Trump Open to Serve as House Speaker for Up to 90 Days to Unify Republicans

Former President Donald Trump announced on Thursday that he would be open to assuming the role of Speaker of the House on a temporary basis, in order to help unify the Republican Party. Trump, aged 77, expressed his willingness to step into this role for a brief period of 30, 60, or 90 days if the Republicans face difficulties in reaching a consensus on a replacement for Rep. Kevin McCarthy (R-Calif.).

In an interview with Fox News Digital, Trump explained that he has been approached by members of Congress who view him as a unifying figure due to his extensive connections within the party. He stated that he would consider temporarily taking on the speakership to assist the party in maintaining cohesion, especially since he is also running for president.

Trump clarified that he is not seeking this role out of personal desire but rather as a potential solution if the party is unable to decide on a permanent replacement. He added that he would be willing to step in as a short-term measure to support the party’s interests. Trump further noted that he plans to travel to Washington to meet with Republican lawmakers on Capitol Hill on Tuesday, coinciding with the GOP conference’s candidate forum, where potential options for the vacant speakership position will be discussed.

Donald Trump

Former President Donald Trump revealed Thursday that he would accept a short-term role as speaker of the House “if necessary” to unite the Republican Party.

The upcoming election process for the new speaker in the full House is set to commence the following day and will continue until a successor is selected.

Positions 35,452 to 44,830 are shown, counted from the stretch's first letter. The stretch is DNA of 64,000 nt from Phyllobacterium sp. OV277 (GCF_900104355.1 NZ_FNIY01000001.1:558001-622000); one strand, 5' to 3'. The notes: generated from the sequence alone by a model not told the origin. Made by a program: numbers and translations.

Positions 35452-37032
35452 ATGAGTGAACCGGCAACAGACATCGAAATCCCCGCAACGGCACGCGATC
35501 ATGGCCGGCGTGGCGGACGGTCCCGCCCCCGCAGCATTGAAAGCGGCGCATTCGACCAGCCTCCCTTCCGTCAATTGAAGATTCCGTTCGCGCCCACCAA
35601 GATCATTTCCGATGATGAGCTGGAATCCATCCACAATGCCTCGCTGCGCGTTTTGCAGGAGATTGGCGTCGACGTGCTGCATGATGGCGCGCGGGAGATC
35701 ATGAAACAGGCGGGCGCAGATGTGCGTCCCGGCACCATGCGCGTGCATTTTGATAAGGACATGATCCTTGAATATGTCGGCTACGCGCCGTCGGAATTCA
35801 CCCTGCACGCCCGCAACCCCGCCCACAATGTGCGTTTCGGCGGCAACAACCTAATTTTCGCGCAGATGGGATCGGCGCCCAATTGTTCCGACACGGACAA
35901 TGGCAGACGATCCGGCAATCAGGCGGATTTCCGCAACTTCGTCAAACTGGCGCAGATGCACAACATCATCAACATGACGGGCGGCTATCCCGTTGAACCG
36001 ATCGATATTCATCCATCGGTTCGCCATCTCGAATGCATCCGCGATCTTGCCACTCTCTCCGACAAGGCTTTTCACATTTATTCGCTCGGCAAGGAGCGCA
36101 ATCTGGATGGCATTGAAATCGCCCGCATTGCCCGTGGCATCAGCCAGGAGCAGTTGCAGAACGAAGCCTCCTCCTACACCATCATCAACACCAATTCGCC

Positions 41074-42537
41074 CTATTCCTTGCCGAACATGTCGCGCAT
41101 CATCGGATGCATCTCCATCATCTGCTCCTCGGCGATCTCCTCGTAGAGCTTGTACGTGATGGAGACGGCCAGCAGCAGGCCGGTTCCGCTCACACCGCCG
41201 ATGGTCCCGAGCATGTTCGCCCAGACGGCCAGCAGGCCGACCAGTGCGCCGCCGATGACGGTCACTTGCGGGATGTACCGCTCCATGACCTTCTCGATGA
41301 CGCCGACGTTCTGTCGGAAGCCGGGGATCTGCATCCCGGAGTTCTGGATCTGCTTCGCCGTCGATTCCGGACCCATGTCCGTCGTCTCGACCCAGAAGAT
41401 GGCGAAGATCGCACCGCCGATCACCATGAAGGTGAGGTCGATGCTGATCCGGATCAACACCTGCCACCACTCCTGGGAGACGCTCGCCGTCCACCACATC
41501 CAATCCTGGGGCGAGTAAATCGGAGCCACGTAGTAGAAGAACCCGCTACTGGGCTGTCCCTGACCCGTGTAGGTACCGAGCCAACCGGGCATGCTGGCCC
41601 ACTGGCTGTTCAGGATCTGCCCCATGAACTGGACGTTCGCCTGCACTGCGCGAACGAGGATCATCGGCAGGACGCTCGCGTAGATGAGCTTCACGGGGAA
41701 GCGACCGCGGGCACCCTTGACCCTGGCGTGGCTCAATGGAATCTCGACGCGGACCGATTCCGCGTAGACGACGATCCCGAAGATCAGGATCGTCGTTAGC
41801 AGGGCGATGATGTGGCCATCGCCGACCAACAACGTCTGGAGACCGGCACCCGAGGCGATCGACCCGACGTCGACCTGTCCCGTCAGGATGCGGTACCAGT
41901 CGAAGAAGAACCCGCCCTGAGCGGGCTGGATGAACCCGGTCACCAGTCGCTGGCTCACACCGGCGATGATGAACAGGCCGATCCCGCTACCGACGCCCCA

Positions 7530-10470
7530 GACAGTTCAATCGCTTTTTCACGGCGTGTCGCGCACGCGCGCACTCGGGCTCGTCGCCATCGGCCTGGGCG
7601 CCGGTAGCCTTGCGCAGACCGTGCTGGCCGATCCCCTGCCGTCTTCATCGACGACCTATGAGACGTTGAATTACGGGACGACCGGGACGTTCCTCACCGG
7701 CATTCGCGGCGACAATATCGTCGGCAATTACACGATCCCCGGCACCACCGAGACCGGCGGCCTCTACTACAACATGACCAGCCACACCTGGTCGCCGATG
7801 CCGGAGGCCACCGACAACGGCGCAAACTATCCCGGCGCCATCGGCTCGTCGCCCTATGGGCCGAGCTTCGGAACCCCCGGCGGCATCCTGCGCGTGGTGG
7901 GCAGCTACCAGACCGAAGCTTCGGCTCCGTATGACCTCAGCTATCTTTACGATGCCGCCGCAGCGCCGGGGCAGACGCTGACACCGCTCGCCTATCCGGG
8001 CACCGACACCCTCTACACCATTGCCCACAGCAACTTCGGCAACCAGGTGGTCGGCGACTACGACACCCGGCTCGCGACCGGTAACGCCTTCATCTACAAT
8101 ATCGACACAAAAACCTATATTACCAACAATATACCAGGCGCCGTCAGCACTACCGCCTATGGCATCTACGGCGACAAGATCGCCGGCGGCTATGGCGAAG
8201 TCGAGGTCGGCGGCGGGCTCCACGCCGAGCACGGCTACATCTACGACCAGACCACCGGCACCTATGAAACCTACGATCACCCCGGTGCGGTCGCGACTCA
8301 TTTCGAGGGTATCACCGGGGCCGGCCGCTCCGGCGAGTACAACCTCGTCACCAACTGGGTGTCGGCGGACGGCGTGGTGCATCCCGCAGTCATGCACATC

Regarding the possibility of assuming the role of speaker, Trump emphasized that his primary commitment lies with the party’s interests, stating, “I would only consider it for the sake of the party.” He reiterated that his main focus remains on his presidential campaign.

It’s worth noting that, under the existing House GOP rules, Trump is currently ineligible for the speakership position due to a provision barring individuals with felony indictments from serving in this capacity. However, there is potential for these rules to be modified to pave the way for him to take on the role of speaker.

Kevin McCarthy
Kevin McCarthy was ousted as speaker of the House Tuesday.

Donald Trump currently faces a total of 91 charges spread across four separate criminal cases. If he were to be convicted on all of these charges, the potential cumulative sentence could amount to 712 years and six months in prison.

Following the unprecedented removal of Rep. Kevin McCarthy, House Judiciary Committee Chairman Jim Jordan (R-Ohio) and House Majority Leader Steve Scalise (R-La.) have both declared their candidacies for the speakership.

However, there is also a faction within the GOP, including Representatives Marjorie Taylor Greene (R-Ga.), Troy Nehls (R-Texas), and Greg Steube (R-Fla.), that has voiced support for nominating and electing Donald Trump as the House speaker.

To secure election to the speakership, candidates must obtain an absolute majority of votes in favor of their candidacy. It’s important to note that “present” votes do not contribute to this total, which means that they effectively lower the required number of votes needed for a candidate to secure the position.

In a similar context, Rep. Kevin McCarthy was elected as speaker in January after a lengthy process that spanned four days and involved 15 rounds of voting, during which a number of dissenters opted to cast “present” votes instead of supporting an alternative candidate to McCarthy.

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